Where do you sit on this debate? Do you think money can buy happiness or do you think it is quite the opposite? Leave a comment below! 🙂
Becchetti, L., Trovato, G., & Londono Bedoya, D. A. (2011). Income, relational goods and happiness. Applied Economics, 43(3), 273-290.
Dunn, E. W., Aknin, L., & Norton, M. I. (2008). Spending money on others promotes happiness. Science, 319, 1687−1688.
Dunn, E., & Norton, M. (2012). Don’t indulge. Be happy. New York Times.
Dunn, E. W., Gilbert, D. T., & Wilson, T. D. (2011). If money doesn’t make you happy, then you probably aren’t spending it right. Journal of Consumer Psychology, 21(2), 115-125.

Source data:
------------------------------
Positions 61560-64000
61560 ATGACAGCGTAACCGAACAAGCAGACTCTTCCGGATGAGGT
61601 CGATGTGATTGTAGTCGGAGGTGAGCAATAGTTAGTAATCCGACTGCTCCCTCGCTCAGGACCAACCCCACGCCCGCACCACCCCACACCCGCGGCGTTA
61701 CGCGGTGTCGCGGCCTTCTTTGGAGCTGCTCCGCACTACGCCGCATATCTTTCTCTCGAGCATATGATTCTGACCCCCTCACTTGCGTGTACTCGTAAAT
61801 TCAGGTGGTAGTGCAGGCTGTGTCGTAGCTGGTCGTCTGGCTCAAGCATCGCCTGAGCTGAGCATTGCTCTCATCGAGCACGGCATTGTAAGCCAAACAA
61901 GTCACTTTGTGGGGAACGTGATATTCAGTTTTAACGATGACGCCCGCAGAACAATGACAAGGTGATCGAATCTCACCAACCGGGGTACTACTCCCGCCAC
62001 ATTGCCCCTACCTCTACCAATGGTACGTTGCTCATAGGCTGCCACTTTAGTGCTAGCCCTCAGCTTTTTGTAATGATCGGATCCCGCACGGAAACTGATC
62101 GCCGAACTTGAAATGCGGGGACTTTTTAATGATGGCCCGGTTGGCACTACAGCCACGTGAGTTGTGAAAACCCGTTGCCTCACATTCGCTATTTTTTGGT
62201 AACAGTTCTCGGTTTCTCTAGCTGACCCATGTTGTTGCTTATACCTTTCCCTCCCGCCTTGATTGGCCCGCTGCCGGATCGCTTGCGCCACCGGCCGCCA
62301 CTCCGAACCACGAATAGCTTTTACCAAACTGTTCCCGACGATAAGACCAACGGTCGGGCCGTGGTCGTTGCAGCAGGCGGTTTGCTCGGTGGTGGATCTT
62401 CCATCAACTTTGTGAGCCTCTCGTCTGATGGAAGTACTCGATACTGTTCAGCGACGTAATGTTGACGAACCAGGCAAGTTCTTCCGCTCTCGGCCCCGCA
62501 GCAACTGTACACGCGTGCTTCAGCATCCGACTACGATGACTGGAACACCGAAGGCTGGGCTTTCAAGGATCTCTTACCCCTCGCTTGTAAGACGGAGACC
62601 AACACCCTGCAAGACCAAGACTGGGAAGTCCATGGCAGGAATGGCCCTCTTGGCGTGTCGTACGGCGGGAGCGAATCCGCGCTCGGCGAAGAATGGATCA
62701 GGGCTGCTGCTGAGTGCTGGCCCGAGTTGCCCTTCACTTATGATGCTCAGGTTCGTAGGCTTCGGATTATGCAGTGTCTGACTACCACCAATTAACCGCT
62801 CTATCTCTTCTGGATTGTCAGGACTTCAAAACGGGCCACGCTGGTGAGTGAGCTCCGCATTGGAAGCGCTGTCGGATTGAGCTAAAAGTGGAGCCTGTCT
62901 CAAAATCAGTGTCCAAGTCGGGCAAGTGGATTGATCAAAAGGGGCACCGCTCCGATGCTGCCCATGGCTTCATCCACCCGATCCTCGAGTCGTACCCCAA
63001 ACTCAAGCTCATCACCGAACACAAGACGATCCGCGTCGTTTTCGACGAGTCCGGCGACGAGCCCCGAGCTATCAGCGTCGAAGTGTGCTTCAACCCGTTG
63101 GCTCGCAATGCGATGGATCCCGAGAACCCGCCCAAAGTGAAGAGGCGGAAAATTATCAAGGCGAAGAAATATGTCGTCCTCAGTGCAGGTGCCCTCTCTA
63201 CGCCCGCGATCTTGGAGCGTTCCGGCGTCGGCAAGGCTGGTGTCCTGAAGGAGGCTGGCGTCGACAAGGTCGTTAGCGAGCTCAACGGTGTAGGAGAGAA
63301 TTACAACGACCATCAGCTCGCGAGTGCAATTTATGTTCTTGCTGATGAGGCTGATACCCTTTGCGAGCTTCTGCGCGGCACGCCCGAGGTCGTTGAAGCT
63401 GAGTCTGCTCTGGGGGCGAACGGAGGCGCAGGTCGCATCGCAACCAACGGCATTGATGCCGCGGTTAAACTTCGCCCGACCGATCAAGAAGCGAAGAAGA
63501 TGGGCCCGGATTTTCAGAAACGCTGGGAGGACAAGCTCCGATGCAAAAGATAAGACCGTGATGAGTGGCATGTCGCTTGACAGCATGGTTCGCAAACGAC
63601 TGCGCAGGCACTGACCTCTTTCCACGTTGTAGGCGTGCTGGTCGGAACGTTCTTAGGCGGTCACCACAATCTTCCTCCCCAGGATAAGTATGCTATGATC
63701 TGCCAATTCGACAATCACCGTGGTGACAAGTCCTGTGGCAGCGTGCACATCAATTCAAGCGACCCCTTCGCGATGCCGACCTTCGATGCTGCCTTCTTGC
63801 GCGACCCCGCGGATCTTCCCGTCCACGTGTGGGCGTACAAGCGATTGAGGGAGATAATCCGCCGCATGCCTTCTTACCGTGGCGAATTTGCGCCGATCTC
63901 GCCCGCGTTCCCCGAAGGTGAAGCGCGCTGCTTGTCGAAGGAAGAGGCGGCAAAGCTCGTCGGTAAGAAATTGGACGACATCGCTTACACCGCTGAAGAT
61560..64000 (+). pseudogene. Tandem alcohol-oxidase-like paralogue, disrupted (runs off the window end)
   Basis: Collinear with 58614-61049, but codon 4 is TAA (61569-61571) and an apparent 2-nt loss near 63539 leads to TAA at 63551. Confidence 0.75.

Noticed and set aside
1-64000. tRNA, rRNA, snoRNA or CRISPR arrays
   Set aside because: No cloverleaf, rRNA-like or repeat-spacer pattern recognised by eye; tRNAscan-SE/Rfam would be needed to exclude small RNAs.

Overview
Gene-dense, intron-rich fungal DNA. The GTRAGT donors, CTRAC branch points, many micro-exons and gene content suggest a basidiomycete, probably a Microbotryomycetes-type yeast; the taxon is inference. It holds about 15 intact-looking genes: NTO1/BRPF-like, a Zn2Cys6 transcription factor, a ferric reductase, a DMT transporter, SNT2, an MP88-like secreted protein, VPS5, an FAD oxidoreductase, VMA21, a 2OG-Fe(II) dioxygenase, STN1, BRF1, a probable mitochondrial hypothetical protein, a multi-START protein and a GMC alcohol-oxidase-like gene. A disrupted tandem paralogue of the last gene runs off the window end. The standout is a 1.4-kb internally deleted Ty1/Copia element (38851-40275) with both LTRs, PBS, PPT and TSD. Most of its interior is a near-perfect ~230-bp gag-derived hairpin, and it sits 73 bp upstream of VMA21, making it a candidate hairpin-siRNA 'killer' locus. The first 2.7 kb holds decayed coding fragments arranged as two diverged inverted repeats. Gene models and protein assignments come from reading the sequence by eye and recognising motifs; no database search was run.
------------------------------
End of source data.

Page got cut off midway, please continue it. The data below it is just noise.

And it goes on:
Kahneman, D., & Deaton, A. (2010). High income improves evaluation of life but not emotional well-being. Proceedings of the national academy of sciences, 107(38), 16489-16493.
Li, Y. (2013, April 3). Poor more generous than rich in recession, study shows. Retrieved from http://www.manchester.ac.uk/discover/news/poor-more-generous-than-rich-in-recession-study-shows
Tella, R. D., & MacCulloch, R. (2008). Happiness Adaptation to Income beyond” Basic Needs” (No. w14539). National Bureau of Economic Research.
Rupinder is an aspiring Neuropsychologist with a BSc in Psychology and an MSc in Cognitive Neuropsychology. She is interested in how Psychology and Neuroscience can be applied to everyday life. With experience in conducting behavioural and neuropsychological research, she is passionate about using research to improve our understanding of neurological and mental health conditions. Rupinder welcomes feedback and the opportunity to discuss all things Psychology and Neuroscience.